Low Light, Misty Weather. Processing techniques

bjd

EOS 7D MK II
Aug 29, 2011
534
24
Hi,
currently, every morning around 7 AM these two Kestrels mate. Weather today was slightly
misty, just around sunrise time. 5DMK4, EF 500 + 1.4x extender, ISO 5000, 1/180th Sec at f/5.6.
Anyone have any tips on how to process for better results?

Kestrels by Diane and Brian Dorling, auf Flickr

LR settings are shown plus 25% Luminance NR and 18% dehaze.

Cheers Brian
 

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Neutral

EOS RP
Oct 19, 2012
335
6
For high ISO shots in low light after importing and checking them first in LR I usually send selected file to DXO PhotoLab and process it using PrimeNR.
As result I have very clean image for further processing.
Then if needed i do final adjustements in LR . Please note that default lens softness prosesing is too much agressive, i usually move it down to (-1.5) value
 

bjd

EOS 7D MK II
Aug 29, 2011
534
24
Neutral said:
For high ISO shots in low light after importing and checking them first in LR I usually send selected file to DXO PhotoLab and process it using PrimeNR.
As result I have very clean image for further processing.
Then if needed i do final adjustements in LR . Please note that default lens softness prosesing is too much agressive, i usually move it down to (-1.5) value
Thanks Neutral I'll check that out.
Cheers Brian
 

bjd

EOS 7D MK II
Aug 29, 2011
534
24
Neutral said:
For high ISO shots in low light after importing and checking them first in LR I usually send selected file to DXO PhotoLab and process it using PrimeNR.
As result I have very clean image for further processing.
Then if needed i do final adjustements in LR . Please note that default lens softness prosesing is too much agressive, i usually move it down to (-1.5) value
Hi Neutral, I tried with DXO, easy as they have a free 31 day trial, but I could not get any better
rseults than with other software I tried.
I guess the shots are just trash.
And I did shoot using three bracketed exposures so I had various input images to play with.
I just assume that I need to get to a position where I have direct sun on the bird, even if it is misty.
No amount of exposure compensation will help when the light is not there.
Thanks for your suggestion.
Cheers Brian
 

stevelee

FT-QL
Jul 6, 2017
1,293
311
Davidson, NC
bjd said:
Hi Neutral, I tried with DXO, easy as they have a free 31 day trial, but I could not get any better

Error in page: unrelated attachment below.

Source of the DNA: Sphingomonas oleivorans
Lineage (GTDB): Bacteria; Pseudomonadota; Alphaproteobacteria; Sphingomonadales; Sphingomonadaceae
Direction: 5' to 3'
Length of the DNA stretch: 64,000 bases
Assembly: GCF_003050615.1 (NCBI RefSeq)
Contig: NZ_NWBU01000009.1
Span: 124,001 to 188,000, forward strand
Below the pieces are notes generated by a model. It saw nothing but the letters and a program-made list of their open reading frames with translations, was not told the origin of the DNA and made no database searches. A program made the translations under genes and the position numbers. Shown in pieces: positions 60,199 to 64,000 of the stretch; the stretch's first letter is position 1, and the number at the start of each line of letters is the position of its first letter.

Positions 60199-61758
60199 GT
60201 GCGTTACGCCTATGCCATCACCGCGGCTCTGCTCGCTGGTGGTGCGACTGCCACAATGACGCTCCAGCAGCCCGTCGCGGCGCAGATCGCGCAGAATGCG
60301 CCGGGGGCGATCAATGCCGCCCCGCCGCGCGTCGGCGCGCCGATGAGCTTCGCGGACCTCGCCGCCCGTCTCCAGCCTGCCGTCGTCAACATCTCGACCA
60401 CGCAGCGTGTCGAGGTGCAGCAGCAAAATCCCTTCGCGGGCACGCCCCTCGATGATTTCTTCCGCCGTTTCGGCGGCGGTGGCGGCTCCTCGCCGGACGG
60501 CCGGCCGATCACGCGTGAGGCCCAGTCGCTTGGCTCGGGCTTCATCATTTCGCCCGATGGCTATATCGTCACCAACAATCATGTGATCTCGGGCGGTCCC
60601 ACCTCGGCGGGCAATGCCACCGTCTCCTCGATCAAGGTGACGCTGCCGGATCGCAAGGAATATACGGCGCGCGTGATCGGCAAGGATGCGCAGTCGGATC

rseults than with other software I tried.
I guess the shots are just trash.
And I did shoot using three bracketed exposures so I had various input images to play with.
I just assume that I need to get to a position where I have direct sun on the bird, even if it is misty.
No amount of exposure compensation will help when the light is not there.
Thanks for your suggestion.
Cheers Brian
What's wrong with a photo looking like it was taken on a misty day? Or a photo taken near sunrise or sunset looking like it wasn't taken at noon?
 

unfocused

EOS 1D MK II
Jul 20, 2010
5,152
1,647
66
Springfield, IL
www.mgordoncommunications.com
stevelee said:
What's wrong with a photo looking like it was taken on a misty day? Or a photo taken near sunrise or sunset looking like it wasn't taken at noon?
I would agree.

However, if you aren't satisfied, here are a few thoughts:

I went to a workshop with Scott Kelby once and he remarked that he seldom found that lowering the contrast improved a picture. I agree.

Your shadow recovery seems fairly conservative to me.

Raise the contrast, raise the exposure and play with the shadow slider. You will probably end up making the sky white, but you might get back a bit more punch in the birds.

The only way to get some color back in the sky would be to process for the birds first. Open as a smart object (shift-open) and then make a second smart object layer (right click and select make a new smart object layer --
or whatever the exact term is); process that one for the sky and then mask one of the layers -- although I don't like to do that because you can usually tell it's been masked in my view.

You aren't going to get a beautiful blue sky and even if you cheated and put in a new sky, it's going to be obvious because the lighting on the birds just won't have the same quality. Since there is not much color in the Kestrels anyway, I think I'd also experiment with a black a white or toned image, where you let the sky go completely white.